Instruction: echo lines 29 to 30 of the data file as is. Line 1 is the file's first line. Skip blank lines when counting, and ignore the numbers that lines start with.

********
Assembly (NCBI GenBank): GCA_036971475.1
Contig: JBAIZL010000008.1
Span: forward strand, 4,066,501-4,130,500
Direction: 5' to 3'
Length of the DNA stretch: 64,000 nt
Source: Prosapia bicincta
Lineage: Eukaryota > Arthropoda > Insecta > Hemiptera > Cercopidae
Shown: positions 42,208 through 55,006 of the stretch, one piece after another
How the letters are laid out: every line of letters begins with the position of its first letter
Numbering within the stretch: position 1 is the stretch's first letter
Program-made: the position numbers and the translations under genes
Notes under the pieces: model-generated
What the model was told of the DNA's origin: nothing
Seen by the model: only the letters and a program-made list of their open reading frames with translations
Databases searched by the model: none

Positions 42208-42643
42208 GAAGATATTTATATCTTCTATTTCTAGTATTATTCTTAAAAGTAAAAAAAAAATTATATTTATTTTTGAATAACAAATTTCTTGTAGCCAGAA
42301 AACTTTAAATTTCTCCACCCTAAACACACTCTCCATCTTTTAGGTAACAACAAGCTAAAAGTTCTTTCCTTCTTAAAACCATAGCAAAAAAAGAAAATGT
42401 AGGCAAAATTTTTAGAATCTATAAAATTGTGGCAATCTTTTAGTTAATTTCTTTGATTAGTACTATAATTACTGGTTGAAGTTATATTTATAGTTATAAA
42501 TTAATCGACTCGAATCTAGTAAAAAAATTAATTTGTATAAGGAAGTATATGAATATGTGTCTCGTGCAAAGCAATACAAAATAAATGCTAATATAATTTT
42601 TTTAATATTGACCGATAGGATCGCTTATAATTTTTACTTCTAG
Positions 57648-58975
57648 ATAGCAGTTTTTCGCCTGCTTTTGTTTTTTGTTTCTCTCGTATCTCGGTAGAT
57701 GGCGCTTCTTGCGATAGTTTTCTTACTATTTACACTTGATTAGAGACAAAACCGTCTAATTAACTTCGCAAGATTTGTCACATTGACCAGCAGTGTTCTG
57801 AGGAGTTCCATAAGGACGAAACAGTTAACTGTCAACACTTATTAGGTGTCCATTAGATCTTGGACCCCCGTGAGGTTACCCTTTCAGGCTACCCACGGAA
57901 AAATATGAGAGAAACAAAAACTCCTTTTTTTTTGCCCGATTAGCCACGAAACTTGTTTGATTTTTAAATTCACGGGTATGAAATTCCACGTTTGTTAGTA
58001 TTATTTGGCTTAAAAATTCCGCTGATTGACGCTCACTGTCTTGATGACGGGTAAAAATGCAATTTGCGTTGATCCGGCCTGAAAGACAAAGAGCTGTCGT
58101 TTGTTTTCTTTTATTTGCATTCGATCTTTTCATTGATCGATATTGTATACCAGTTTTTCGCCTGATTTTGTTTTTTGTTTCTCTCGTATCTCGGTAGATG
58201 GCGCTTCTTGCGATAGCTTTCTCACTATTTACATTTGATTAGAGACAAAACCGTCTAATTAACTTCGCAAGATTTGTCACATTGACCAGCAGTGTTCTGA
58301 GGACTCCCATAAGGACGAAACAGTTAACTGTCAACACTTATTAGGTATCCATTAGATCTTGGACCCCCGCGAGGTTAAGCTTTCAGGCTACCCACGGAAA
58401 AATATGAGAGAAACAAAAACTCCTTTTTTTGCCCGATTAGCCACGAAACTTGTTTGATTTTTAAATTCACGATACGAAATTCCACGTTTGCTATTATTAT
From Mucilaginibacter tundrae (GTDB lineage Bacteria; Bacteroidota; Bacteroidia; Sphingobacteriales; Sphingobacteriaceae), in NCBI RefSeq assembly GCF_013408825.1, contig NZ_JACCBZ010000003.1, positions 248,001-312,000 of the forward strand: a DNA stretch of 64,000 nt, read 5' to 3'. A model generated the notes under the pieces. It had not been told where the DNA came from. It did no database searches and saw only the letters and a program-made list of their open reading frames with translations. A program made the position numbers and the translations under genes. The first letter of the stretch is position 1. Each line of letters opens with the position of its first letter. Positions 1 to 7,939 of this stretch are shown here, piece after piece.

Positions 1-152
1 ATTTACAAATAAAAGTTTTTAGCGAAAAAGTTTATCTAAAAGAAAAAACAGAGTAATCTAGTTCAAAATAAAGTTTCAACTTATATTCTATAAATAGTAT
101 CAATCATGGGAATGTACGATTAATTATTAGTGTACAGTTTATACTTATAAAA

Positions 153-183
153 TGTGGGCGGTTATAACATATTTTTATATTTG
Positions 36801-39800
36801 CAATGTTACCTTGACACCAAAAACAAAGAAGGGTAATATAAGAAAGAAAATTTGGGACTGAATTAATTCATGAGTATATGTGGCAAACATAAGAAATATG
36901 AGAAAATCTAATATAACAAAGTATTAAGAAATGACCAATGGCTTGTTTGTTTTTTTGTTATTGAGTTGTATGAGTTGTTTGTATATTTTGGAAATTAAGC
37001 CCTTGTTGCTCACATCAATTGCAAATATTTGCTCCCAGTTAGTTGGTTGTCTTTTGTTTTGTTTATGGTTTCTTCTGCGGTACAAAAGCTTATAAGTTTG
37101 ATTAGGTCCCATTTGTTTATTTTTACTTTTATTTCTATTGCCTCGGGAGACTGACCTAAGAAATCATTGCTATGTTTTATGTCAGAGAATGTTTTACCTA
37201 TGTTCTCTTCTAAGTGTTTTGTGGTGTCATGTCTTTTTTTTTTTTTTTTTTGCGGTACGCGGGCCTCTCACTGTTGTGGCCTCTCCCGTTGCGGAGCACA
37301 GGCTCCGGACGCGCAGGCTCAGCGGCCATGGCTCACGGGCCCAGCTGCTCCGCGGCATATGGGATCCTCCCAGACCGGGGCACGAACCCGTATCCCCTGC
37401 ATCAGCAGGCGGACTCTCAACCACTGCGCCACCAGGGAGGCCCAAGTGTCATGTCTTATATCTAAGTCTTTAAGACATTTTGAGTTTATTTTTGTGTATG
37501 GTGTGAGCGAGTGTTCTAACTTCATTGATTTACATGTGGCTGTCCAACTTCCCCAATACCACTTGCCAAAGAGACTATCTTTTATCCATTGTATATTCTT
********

58201 GCGCTTCTTGCGATAGCTTTCTCACTATTTACATTTGATTAGAGACAAAACCGTCTAATTAACTTCGCAAGATTTGTCACATTGACCAGCAGTGTTCTGA
58301 GGACTCCCATAAGGACGAAACAGTTAACTGTCAACACTTATTAGGTATCCATTAGATCTTGGACCCCCGCGAGGTTAAGCTTTCAGGCTACCCACGGAAA